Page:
The XA-38 would go down as a true American "what-might-have-been" story for a top straight-line speed coupled with a lethal armament package made for one successful aircraft in the Second World War. It is believed that the XA-38 would not have disappointed has it been ordered into production and been available in some number. As fate would have it, the system fell by the wayside as the B-29's took her engines, the need for dedicated attack craft dwindles and the war came to its inevitable close a year later.

Regardless, the XA-38 remains an interesting study. The XA-38 went under the name of "Destroyer" but was more popularly remembered as the "Grizzly". It is known that one of the XA-38 prototypes fell the way of the scrap yard while the whereabouts of the other prototype are unknown.




MEDIA









Our Data Modules allow for quick visual reference when comparing a single entry against contemporary designs. Areas covered include general ratings, speed assessments, and relative ranges based on distances between major cities.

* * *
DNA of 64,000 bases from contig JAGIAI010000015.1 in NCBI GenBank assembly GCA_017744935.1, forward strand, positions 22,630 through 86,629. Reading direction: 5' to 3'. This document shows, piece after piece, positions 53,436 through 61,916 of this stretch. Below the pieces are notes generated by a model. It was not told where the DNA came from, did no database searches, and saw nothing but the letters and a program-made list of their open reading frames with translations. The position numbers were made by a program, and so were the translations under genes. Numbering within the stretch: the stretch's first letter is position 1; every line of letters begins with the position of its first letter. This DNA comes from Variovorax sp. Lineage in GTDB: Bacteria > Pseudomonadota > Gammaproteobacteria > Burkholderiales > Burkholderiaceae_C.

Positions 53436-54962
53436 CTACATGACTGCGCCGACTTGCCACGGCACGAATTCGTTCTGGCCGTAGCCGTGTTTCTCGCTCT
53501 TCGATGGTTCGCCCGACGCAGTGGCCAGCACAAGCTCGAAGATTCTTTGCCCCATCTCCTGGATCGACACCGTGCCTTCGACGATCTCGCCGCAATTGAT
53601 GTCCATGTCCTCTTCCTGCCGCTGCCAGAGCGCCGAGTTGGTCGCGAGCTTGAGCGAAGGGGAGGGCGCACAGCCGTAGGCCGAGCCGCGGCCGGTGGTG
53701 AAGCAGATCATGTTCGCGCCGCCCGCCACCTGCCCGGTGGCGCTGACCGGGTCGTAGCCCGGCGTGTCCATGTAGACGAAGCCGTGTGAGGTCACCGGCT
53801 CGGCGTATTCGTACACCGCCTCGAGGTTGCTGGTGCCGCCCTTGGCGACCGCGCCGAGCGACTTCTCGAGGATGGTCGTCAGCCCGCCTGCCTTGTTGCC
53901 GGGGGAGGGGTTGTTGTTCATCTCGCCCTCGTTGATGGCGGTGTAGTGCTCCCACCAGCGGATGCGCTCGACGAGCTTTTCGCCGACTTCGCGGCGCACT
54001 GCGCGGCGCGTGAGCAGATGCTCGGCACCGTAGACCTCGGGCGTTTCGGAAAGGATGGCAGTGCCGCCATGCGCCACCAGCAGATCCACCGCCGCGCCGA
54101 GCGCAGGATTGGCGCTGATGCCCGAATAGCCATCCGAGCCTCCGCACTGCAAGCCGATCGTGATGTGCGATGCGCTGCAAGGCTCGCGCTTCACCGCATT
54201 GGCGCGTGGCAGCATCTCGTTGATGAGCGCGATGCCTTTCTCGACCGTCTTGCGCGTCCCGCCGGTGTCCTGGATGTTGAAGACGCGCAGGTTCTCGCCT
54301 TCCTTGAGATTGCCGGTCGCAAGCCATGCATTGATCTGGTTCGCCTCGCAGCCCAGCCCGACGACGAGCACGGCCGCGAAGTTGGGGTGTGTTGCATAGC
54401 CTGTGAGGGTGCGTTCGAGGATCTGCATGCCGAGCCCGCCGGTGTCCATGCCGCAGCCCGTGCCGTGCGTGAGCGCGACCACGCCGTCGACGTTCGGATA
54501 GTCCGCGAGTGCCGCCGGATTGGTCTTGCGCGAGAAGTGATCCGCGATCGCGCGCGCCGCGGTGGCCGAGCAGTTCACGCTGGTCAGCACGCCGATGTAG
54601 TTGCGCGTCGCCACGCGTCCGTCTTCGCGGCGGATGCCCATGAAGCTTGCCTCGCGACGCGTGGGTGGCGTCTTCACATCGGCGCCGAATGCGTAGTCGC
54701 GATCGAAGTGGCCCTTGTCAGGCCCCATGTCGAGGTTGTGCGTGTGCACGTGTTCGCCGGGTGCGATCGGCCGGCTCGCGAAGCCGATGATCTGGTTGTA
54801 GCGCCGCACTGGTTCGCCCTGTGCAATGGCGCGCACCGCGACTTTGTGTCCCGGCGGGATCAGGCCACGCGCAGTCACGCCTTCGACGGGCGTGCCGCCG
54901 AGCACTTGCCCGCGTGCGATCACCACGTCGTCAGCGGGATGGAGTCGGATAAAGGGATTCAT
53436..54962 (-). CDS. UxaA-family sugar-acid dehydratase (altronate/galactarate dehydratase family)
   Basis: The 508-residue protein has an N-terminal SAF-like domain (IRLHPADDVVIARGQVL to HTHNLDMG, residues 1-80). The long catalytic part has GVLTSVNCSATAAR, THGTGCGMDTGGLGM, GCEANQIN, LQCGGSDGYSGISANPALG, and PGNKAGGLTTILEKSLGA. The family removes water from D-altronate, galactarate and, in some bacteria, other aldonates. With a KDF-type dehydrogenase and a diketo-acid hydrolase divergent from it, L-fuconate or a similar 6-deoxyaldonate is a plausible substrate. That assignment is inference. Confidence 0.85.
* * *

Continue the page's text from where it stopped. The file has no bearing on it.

Image of collection of graph types

Relative Maximum Speed Rating
Hi: 400mph
Lo: 200mph
    This entry's maximum listed speed (370mph).

    Graph average of 300 miles-per-hour.
City-to-City Ranges
NYC
 
  LDN
LDN
 
  PAR
PAR
 
  BER
BER
 
  MSK
MSK
 
  TKY
TKY
 
  SYD
SYD
 
  LAX
LAX
 
  NYC
Graph showcases the Beechcraft XA-38 Gizzly's operational range (on internal fuel) when compared to distances between major cities.
Aviation Era
Pie graph section
Pie graph section
Pie graph section
Pie graph section
Pie graph section
Useful in showcasing the era cross-over of particular aircraft/aerospace designs.
Unit Production Comparison
Comm. Market HI*: 44,000 units
Military Market HI**: 36,183 units
2
2

  * Commercial Market High belongs to Cessna 172.

  ** Military Market High belongs to Ilyushin Il-2.


Altitude Visualization
Small airplane graphic
Supported Roles
A2A
Interception
UAV
Ground Attack
CAS
Training
ASW
Anti-Ship
AEW
MEDEVAC
EW
Maritime/Navy
SAR
Aerial Tanker
Utility/Transport
VIP
Passenger
Business
Recon
SPECOPS
X-Plane/Development
A2A=Air-to-Air; UAV=Unmanned; CAS=Close Support; ASW=Anti-Submarine; AEW=Airborne Early Warning; MEDEVAC=Medical Evac; EW=Electronic Warfare; SAR=Search-Rescue